Photo © Beth Gwinn
Who or what inspired you to become a writer?
I made the decision to become a writer at he age of ten. I was one of those kids who read books by flashlight under the
blankets at night. You just couldn't stop me from reading. I think the desire to do this amazingly magical thing myself grew
rather naturally out of my passion for books.
When did you first decide you wanted to write fantasy?
The short answer is 1984, when I began The Initiate Brother. I've always read SF and fantasy, but my first book,
which thankfully remains unpublished, was actually a mainstream novel. But for that one exception, it seemed that whenever
I was considering books I would like to write I came up with ideas for fantasies. It wasn't really a decision. I think the
genre chose me.
Which SF/fantasy novels have influenced you the most?
Well, Lord of the Rings was probably the biggest influence, by far. I'm still in awe of what Tolkien accomplished
in those books. Frank Herbert's Dune had a big impact when I first read it - which would have been in high
school. The world building in both of these books really impressed me: not just the complexity of the worlds but the
skill with which the authors managed it. All of the information the reader needed was slipped into the text in very subtle
ways. Both books were also wonderful exercises in intelligent story telling.
What kind of preparation went into creating your own vividly imagined world?
I generally think about books for at least five years before I start them. For my earlier books, which have vaguely
historical settings, I did enormous amounts of research. In the case of The One Kingdom, though, a lot of the
world was created as I went. I rewrote the river sections of the book seven times, so there was a certain amount of
trial and error until I was satisfied with it.
Tell us a bit about the world and the mythology you've created for The One Kingdom - where did your inspiration come from?
The One Kingdom developed from two different ideas that I had been thinking about for a long time. One idea was
to have a group of characters going down a river on a raft repeating, in strange ways, many of the same adventures that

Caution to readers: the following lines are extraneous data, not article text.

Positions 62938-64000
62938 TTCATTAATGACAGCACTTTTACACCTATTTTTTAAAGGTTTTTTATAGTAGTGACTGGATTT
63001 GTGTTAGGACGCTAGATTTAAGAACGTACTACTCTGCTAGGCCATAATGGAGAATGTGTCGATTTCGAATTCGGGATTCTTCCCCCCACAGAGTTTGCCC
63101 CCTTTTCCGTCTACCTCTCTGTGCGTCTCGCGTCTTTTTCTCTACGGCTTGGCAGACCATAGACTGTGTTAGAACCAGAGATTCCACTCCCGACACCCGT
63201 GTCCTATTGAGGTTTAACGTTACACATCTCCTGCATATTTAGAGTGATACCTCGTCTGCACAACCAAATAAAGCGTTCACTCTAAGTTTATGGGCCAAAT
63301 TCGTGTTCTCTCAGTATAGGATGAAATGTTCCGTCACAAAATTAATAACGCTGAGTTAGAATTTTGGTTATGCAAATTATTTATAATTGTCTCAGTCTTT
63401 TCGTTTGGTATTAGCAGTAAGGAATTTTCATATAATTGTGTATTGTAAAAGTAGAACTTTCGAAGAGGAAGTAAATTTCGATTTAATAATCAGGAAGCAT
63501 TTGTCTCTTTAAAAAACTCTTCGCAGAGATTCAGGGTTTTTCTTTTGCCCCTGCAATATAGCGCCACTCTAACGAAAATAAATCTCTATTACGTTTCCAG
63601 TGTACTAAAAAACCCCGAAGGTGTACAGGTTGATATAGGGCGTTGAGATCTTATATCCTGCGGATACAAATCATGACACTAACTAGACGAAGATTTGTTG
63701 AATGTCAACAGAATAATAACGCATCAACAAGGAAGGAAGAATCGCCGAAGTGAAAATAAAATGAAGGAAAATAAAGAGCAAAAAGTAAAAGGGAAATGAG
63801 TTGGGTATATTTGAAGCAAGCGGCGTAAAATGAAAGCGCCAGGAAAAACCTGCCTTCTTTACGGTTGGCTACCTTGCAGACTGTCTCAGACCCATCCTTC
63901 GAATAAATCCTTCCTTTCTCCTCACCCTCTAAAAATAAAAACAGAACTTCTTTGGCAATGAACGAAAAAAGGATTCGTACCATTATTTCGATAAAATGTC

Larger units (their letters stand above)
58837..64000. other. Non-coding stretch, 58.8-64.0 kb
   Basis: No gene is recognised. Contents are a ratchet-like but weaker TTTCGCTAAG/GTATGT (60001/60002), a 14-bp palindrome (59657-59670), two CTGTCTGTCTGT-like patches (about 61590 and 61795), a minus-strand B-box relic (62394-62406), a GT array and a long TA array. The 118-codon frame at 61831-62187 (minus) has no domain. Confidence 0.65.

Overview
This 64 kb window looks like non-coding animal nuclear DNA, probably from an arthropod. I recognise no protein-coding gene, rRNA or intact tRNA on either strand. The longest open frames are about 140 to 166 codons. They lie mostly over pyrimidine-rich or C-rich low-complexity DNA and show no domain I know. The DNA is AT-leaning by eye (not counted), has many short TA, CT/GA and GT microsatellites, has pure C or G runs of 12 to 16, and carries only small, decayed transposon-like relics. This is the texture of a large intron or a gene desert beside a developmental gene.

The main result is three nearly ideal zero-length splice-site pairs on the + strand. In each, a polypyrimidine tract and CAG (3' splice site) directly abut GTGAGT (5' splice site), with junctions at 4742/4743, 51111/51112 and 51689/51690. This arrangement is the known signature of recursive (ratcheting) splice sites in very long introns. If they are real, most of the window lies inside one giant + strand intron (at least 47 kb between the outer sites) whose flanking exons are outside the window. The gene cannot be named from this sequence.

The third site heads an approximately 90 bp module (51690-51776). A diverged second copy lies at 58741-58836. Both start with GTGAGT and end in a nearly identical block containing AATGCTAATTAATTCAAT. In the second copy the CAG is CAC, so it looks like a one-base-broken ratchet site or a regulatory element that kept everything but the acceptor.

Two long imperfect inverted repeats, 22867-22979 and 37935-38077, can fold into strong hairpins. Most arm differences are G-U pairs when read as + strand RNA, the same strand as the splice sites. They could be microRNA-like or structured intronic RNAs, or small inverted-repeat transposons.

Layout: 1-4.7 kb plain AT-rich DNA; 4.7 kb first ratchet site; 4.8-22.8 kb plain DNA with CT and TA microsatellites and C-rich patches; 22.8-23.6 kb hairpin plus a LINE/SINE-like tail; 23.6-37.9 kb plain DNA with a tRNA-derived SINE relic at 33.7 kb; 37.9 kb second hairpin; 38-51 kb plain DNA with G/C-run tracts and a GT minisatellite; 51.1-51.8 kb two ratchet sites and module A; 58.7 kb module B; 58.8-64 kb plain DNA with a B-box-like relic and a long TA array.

Huckleberry Finn experienced but in a fantasy setting. The second idea was about two feuding families who'd split a kingdom
(there were two feuding families in Huckleberry Finn, as well). I thought about these ideas for a long time before
I realised that they would fit together. The river sections evolved the most. There are only the smallest traces of the
original idea remaining. The characters on the raft became the Valemen travelling down the river on a boat, haunted by what
they believe is a river spirit. The two feuding families started off more like the Capulets and the Montagues but when I
began to write the history of the families they evolved and the whole matter became much more complicated.
The story finder is one of the central characters of the book and he is rather like an archeologist going to certain places
and "finding" the stories that men created there. This was a way to fuse the geography and the history together, which made
the landscape even more enchanting in my mind - it is full of stories. At the base of this is the idea that our history haunts
us even when it is forgotten.
When I sat down to write The One Kingdom I was faced with the problem of trying to write a "high fantasy" in the spirit
of Tolkien but not in the manner. I had taken such care with my early books to distinguish myself from the many Tolkien
imitators, but at the same time I had always been drawn to the idea of trying to do a high fantasy. The One Kingdom is
my attempt to capture the feeling of Tolkien in a book without using the now too familiar devices of the genre.
Which do you find more important: character or story?
I think they're equally important, to be honest, and also interdependent. Once you've developed a character sufficiently the
story starts to be impacted by who that character is and what they might do in any given situation. You find yourself going
back and forth adjusting characters so that the requirements of the plot can be met and vice versa. It's an endlessly
fascinating process, I find.
Do you have a daily routine when you're writing a novel?
To some degree. I usually start work in the morning between eight and nine and work till five or six with a couple of breaks
in there for lunch and a walk or some exercise. I don't think the structure of your day is as important as discipline. The
discipline of writing, for me, is keeping in contact with the material - keeping it simmering on the back burner even when you're
doing other things.
What do you do to relax?
I have a two year old son so relaxation is a thing of the past. I used to hike, ski, sail, ride my bike, see a lot of movies,
dine out, walk on the beach, and travel.
How do you think the fantasy genre will change over the next ten years?
It's difficult to say. The mainstream has really been impacted by fantasy. There are so many books with elements of fantasy
in them, now - largely from the magic realist school. I think we're seeing that working the other way as well, with very
literary books being published in the fantasy genre. Sean Stewart's Mockingbird is a perfect example. It could
easily have been published in the mainstream, yet it fit very comfortably into the genre as well, but only because the genre
is growing to contain many more kinds of books. I think we'll see that continue. The genre will become more diverse in the future.
What advice would you give to budding fantasy authors?
I suppose I would tell them to try to make their own mark in the genre. Find their own place in it. Don't be satisfied
to do something that has been done a dozen times before. The possibilities of fantasy are almost limitless.
This interview first appeared in the free Orbit Newsletter.
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